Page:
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AO40: Spring feelings!




Dear All, 

Lot's of good news about AO-40! 

The SEU (sensor electronic unit) is triggering the sun again after the
end of eclipse on orbit #147. 

The telemetry channel #100 (analogue spin rate) is now showing a value
of #49. This is the same value that it was showing on orbit #89 when we
lost Sun Sensor triggering. 

Within a few orbits we should see that the Sun Sensor SS2 also starts
triggering and this would allow us to obtain attitude information and
re-start magnetorquing to spin-down the spacecraft. 

A week ago the 3-Axis sun sensors have been turned on and they seem to
work nominally. It was planned to use the information from the 3-axis
omni directional sun sensors to obtain the necessary reference
information for a new algorithm to spin-down the spacecraft without the
SEU. The new software code, which will be patched into the 20ms
interrupt service, is almost ready for upload, but due to the premature
return of the SEU data, this might no more be necessary. 

Analysis of the IHU temperature by DB2OS recently revealed, that the
maximum sun angle, with the lowest temperatures, was much earlier than
anticipated. The temperature of the IHU reached it's minimum exactly on
2001 February 01 with a temperature of about -8.4 °C. This is almost one
month earlier than originally thought. There is no explanation at the
moment, why this is premature. 

The spin rate of around 17.5 RPM did not changed in the last couple of
weeks and whatever it caused to increase, it stopped. As soon as the SEU
will deliver good sun sensor data, the magnetorquers will be used under
the control of the IHU (integrated housekeeping unit) to reduce the
spin, which will than make attitude changes easier. This will also
improve the telemetry reception on S-band. 

The next milestone is to bring the spacecraft into a good orientation to
fire the Arcjet with no electrical power and gaseous ammonia only. The
test firing will be used to check the Arcjet control electronics and
valves. Even without the Arcjet "burning", the thrust from the test
firing will be enough to raise the perigee by about 100km. 

Several independent analysis (including the french space agency CNES)
confirmed, that the current orbit will be stable for many years, i.e.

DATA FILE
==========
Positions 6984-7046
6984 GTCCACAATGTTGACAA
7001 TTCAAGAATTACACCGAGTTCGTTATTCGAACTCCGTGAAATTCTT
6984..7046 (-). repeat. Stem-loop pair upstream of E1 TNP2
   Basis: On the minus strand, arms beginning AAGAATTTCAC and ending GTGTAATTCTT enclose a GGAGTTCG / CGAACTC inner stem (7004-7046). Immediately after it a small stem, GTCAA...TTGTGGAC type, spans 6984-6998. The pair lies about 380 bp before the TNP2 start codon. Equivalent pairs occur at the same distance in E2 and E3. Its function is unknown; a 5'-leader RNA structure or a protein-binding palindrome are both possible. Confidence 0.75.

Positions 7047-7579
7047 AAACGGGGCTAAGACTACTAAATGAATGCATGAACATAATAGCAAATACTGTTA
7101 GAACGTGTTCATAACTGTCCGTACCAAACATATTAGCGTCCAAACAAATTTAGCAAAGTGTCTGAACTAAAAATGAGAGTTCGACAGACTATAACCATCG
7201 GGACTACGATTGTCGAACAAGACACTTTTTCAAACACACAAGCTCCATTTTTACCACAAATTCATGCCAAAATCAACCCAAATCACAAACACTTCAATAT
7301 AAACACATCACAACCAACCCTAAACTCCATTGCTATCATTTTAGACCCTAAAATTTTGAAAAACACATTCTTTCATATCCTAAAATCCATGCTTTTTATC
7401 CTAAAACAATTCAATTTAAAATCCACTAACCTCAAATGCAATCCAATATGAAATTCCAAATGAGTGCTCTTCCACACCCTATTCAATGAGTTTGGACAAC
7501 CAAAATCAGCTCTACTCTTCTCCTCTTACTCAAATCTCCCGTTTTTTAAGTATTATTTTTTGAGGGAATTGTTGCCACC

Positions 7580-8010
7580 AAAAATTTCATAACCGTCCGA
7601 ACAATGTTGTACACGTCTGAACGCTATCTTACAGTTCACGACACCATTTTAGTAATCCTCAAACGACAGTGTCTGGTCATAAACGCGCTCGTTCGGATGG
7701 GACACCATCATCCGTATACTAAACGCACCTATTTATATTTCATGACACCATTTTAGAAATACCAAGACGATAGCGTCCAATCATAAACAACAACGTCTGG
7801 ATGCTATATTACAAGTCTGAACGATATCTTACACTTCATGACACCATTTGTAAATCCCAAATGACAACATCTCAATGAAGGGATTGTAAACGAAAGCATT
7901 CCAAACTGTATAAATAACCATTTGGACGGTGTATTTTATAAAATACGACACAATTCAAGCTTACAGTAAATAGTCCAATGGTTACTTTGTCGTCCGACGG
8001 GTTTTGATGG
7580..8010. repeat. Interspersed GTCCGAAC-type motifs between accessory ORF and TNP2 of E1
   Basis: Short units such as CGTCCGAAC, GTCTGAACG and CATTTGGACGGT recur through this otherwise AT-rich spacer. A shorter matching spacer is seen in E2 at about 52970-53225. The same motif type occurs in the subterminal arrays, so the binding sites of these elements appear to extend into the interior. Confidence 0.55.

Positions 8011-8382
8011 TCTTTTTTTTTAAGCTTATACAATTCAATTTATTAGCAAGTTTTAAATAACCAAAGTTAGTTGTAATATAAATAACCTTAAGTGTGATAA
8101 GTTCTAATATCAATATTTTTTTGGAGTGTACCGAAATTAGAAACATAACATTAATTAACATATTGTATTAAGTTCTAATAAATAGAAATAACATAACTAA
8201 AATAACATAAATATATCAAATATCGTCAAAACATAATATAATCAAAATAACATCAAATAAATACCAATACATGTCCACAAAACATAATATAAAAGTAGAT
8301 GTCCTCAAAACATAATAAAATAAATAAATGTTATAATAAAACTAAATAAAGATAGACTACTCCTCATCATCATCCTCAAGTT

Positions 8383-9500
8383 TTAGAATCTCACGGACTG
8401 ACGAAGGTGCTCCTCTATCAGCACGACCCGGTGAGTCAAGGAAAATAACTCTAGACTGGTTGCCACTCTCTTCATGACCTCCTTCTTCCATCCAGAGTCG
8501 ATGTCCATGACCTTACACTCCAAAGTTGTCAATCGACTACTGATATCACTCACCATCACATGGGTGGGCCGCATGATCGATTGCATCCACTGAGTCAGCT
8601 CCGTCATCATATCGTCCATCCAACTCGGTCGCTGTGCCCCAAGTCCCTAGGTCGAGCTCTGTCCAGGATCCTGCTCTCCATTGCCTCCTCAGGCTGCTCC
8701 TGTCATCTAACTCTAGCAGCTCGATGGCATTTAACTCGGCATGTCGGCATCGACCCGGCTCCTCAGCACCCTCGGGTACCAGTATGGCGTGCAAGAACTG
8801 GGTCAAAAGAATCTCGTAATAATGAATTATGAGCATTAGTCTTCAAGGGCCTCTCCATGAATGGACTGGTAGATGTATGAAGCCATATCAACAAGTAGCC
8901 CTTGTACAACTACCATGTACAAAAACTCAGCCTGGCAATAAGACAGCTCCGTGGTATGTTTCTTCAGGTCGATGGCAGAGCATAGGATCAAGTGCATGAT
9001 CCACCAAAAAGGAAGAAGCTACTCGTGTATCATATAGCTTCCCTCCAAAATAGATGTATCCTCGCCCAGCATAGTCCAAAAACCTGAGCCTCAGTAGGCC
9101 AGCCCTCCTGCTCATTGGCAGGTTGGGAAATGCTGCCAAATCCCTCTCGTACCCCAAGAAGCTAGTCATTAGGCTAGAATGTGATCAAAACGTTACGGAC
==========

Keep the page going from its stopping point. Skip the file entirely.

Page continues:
more than the anticipated lifetime of the spacecraft. 

The test firing should give us additional safety margin and a better
feeling. However, it is later planned to optimize the current orbit with
a full running Arcjet. This is planned after testing of the 3-axis
momentum wheels, which will be used to re-orient the the spacecraft
during these maneuvers. 

While the spacecraft was in hibernation, the command stations were
restless with preparations for the next activities, watching the 
spacecraft telemetry and healthy.

AMSAT-DL expresses his thanks to Paul Willmott, VP9MU for his outstanding 
service in gathering and archiving the AO-40 telemetry from the different 
parts of the world. This is vital additional information for the command
stations in their continuing effort to turn P3-D back into operation. 
Everyone should be encouraged to send captured telemetry (with P3T) to
the AO40 telemetry archive at  'ao40-archive@amsat.org'

After all, the spacecraft seems to be in very good shape, with no further 
damages or other problems detected. The power budget is very good and even
during the maximum sun angle it was not necessary to reduce power
consumption by turning off the S-band transmitter for parts of the
orbit. 

This is indeed a good sign for the next activities. 

Stay tuned.. 

Additional information can be found at the AO-40 web page at: 

http://www.amsat-dl.org/

73s Peter, DB2OS
    AMSAT-DL


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